Washington Campers Dodge Bullets
Campers on the north shore of Yale Reservoir in southwest Washington hid behind cars to avoid incoming bullets and frantically called 911 last weekend after a Vancouver man — standing on the Clark County side of the lake – allegedly fired three guns toward them.
“We were just getting ready to go to bed when we heard the first shots,” said Brad Burnett, a Vancouver man who was at popular Beaver Bay Campground with friends and family members including children, according to The Columbian, Vancouver, Wash.
The shots began about 12:30 a.m. Saturday, Burnett said, and continued on and off through the night into the campground along Lewis River Road east of Cougar, Wash. He said the campground was nearly full; he estimated that at least 100 people were there.
“It was about 9:30 a.m. when it started getting really ugly,” Burnett said. “We started hearing bullets whizzing over the trees over our heads and hitting the trees.”
That’s when campers started calling 911, according to a Clark County Sheriff’s Office report.
Deputy James Payne said he rushed to the scene and was flagged down by campers.
“As I drove in, I was contacted by about 20 people who were frantic and told me someone had been shooting from across the lake and the rounds were hitting in the trees above their tents and on the ground in front of the campsites,” Payne said in the report.
He added: “Some people stated that they climbed behind vehicles and under things to stay out of the line of fire.”
Standing on the shore and looking toward where campers said the bullets were coming from, Payne said he heard more shots. He said he looked across the lake and saw someone standing on the Clark County shore near a blue-and-yellow tent.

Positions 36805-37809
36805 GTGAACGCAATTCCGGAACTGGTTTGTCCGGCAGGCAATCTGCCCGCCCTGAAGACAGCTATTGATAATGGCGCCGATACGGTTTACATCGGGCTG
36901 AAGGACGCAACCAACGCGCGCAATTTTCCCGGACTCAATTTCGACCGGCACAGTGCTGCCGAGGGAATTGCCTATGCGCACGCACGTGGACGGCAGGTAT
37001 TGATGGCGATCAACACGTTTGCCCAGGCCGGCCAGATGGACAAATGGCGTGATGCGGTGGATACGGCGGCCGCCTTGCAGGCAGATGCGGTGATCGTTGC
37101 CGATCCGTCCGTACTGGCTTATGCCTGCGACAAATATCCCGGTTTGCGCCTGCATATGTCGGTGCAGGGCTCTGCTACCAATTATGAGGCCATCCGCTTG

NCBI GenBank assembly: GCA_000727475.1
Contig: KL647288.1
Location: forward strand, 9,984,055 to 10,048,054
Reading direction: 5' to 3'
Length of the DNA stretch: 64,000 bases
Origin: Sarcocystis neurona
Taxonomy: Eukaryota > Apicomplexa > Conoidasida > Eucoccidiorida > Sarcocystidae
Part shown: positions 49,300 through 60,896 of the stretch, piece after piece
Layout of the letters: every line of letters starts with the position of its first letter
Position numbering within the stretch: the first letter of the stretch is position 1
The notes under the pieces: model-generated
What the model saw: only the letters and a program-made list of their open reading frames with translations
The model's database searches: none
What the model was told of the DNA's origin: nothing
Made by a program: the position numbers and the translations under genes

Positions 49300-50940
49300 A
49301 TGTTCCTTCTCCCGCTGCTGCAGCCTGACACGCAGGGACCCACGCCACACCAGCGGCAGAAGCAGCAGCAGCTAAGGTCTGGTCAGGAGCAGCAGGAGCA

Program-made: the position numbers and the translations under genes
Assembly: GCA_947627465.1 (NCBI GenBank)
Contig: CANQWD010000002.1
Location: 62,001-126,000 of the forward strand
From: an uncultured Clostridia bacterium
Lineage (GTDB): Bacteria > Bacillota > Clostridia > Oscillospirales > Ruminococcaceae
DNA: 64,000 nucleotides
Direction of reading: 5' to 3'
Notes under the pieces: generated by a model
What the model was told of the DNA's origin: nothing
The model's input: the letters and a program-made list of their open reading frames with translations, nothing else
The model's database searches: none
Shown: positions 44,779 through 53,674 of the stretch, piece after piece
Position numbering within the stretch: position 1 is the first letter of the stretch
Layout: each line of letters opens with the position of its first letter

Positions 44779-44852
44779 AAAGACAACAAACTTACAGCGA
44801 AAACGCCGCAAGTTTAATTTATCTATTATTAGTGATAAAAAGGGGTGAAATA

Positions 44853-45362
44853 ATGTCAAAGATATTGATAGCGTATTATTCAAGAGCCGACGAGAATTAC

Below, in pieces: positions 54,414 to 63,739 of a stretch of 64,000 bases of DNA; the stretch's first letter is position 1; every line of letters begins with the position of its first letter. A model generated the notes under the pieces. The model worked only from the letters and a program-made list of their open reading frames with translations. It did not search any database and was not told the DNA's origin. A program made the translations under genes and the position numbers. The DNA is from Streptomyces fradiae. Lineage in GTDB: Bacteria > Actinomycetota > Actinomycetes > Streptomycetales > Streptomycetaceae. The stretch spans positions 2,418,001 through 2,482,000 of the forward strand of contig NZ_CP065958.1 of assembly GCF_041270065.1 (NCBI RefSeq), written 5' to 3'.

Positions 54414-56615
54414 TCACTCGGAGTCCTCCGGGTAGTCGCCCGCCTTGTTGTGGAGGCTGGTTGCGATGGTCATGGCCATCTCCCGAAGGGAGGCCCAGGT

Payne said he knew there was only one forest road to where the person was. He radioed for backup, waited until Deputy Dave Tendler arrived and they cautiously approached the person’s area.
Ricocheting off water
When the deputies arrived, they asked who’d been shooting and 25-year-old Jacob Michael Johnson stepped forward and said he had, the report said.
The report said Johnson said he’d been firing three guns: an AK-47 assault-style rifle, a .357 Magnum revolver and a .45-caliber semiautomatic pistol.
Johnson told the officers he’d been shooting at the water and at a small island directly between his campsite and the campground, the report said.
Told that his bullets were ricocheting off the water into the campground, Johnson said he didn’t know bullets could do that, the report said.
Johnson, who had a bottle of beer in his hand, said he’d had three that morning. He submitted to a portable breath test that measured his alcohol level at 0.03, below the 0.08 DUI threshold, the report said.
Johnson was arrested and booked into the Clark County Jail on suspicion of five counts of misdemeanor reckless endangerment, the report said.
Reached by telephone Thursday evening, Johnson said, “The whole shooting into the campground is just speculation.”
He added, “It didn’t happen. I wasn’t shooting into the campground.”
He declined to speak further.
Deputies seized the three guns and some ammunition as evidence.
Deputy Payne, a U.S. Army veteran and now a firearms instructor, said rifle bullets can travel well over a mile. He said they can ricochet off water and continue for great distances.
Using a laser device, Payne said he measured the distance between Johnson and the campground at 1,530 feet, less than the maximum range of the rifle and even the handguns.
Back at Beaver Bay, Payne spoke to campers who said they’d looked through binoculars during the fusillade and saw a man holding a gun.
“They could see the splashes in the water” as the bullets zipped over their heads, Payne said.
“They yelled across the water for them to stop shooting, to no avail,” Payne said.
During the night as the bullets flew, camper Burnett said there was a light breeze and the moon was out at times.
“We go camping to relax and spend some time with family and friends,” Burnett said. “But when you’re dodging bullets, the tranquillity is ruined. I’m hoping it’ll be a one-time occurrence, because Beaver Bay is a real nice campground.”